What’s the difference between ‘glycerin’ and ‘real’ soap?

I will also predictably go into why you can’t make either ‘glycerin’ or ‘real soap’ without starting with lye. That may reach rant proportions, but I’ll try to keep it low level.

Glycerin Soap – Soap Crafting

I call it glycerin soap because it’s something people understand, and I really like the word ‘Glycerin’.

The real term for this is actually melt and pour (MP) soap, because you buy a block of base, chop it up, melt it and use it for craft soap projects by adding an endless number of additives – colour, fragrance, glitter, exfoliants, mica, jojoba beads, herbs, spices, essential oils, ground coffee, plastic fish, the list goes on. And on and on. It’s AWEsome. I’m a huge melt and pour fan.

There are so many kinds of melt and pour – transparent (clear, think jelly), opaque (white, think panna cotta*), goat’s milk, olive oil, shea butter, hemp, aloe vera, honey, shaving, organic, low sweat… keep in mind that the companies who make these bases available to crafters use LYE in their recipe. The resulting product has no lye in it, as the saponification process brings the lye water and oils/butters together into a chemical romance, magically creating SOAP.

So, you don’t have to handle lye when using melt and pour, it’s pre-saponified for you. You can use it in amazing molds, you can make a rainbow of different pyrex jugs full of stunning colours of melted MP and layer it, or double pour it from opposite ends with different colours or make look-a-like cake slices, or a million other clever things.

Head here for some examples www.intl.co.nz/shop or Google melt and pour soap for some inspiration. There are some seriously talented MP artists out there.

Traditional Cold Process Soap – Soap Making

This is the stuff that makes me go weak at the knees, when I consider how different the lather feels to your average soap. Cold Process soaping is often called CP.

It’s truly luxurious, all the goodness is left in while store-bought soap has likely had the glycerin removed. Glycerin being a humectant and giving that lovely moisturising effect, these can be drying to the skin. But, of course, it can be sold as a separate product and so there are more profits to be made in removing and selling it.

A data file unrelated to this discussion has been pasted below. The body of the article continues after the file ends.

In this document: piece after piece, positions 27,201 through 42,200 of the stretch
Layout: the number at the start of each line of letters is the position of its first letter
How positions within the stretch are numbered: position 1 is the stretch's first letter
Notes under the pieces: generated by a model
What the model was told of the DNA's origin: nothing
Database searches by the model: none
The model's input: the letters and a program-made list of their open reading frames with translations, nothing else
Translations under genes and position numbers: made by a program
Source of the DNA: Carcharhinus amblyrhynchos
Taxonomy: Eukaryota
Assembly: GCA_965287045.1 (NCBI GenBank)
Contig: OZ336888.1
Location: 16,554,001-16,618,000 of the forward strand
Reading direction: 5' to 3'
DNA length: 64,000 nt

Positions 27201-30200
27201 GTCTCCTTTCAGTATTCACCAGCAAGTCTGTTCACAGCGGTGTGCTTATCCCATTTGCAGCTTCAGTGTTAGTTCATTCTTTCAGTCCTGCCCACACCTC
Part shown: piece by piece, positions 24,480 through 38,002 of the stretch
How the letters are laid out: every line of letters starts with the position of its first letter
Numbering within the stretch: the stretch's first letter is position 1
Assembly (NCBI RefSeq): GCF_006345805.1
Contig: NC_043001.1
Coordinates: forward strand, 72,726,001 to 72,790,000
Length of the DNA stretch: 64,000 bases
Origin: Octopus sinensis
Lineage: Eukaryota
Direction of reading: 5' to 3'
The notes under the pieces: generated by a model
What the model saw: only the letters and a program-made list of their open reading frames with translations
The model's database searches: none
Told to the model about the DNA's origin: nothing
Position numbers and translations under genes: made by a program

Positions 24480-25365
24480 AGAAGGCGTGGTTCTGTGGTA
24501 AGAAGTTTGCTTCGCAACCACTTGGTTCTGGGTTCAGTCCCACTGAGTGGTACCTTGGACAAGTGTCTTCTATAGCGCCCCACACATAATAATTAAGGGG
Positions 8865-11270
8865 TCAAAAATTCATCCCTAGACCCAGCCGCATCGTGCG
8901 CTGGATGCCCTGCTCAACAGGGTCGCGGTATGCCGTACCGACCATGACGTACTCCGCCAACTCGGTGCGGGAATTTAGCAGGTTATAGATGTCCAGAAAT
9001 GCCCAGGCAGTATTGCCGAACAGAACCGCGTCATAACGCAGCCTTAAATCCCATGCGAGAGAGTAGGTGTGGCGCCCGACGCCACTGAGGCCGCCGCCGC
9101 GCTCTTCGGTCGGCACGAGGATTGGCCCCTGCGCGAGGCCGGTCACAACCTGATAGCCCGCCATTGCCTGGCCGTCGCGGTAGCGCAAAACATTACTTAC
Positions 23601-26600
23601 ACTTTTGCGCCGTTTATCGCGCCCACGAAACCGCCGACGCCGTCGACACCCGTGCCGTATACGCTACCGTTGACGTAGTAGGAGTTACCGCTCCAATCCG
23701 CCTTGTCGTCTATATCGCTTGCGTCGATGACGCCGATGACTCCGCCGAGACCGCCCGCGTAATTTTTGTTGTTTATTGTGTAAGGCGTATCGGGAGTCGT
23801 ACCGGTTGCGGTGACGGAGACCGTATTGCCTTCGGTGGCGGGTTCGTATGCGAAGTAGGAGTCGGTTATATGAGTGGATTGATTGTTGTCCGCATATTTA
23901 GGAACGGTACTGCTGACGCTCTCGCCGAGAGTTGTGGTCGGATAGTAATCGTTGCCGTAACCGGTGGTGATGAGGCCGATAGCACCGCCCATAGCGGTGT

So, when you try the real stuff for the first time and realise what you’ve been missing out on? You’ll be surprised.

Yes, lye (sodium hydroxide or caustic soda) is an ingredient in cold process soap, as it was in the base above. But again, it is saponified until no trace is left in the finished product.

You cannot make soap without lye. CAN NOT. Don’t argue with the woman with the science degree, she can argue this stuff for hours. With demonstrations and flow charts. And yet, some people on the internet will still argue. And I will sigh and gently inhale lavender or something.


Simple chemistry and used for centuries.

This soap is cured for 4+ weeks following removal from mold/tray, to allow for the removal of water. If this process doesn’t occur, you have a soft bar of soap which will be used up in about 6 showers. The longer the soap sits on the curing shelf, the more spectacular it becomes.

Google cold process soap for some inspiration. Again, there are some amazingly talented traditional soap artisans out there.

Beauty Bars – Not actually soap

Beauty bars are another version I won’t go into now. But, be aware that they are likely to be a synthetic detergent product, despite the marketing. Not a soap.

*NOTE: there is a distinct connection between soaping and food. Half the tools we use we ‘borrowed’ from the kitchen at some stage and a good percentage of the soaps some of us make end up looking like cake. And, when looking at a kitchen shop catalogue, all we’re thinking about is how useful that would be for making soap.

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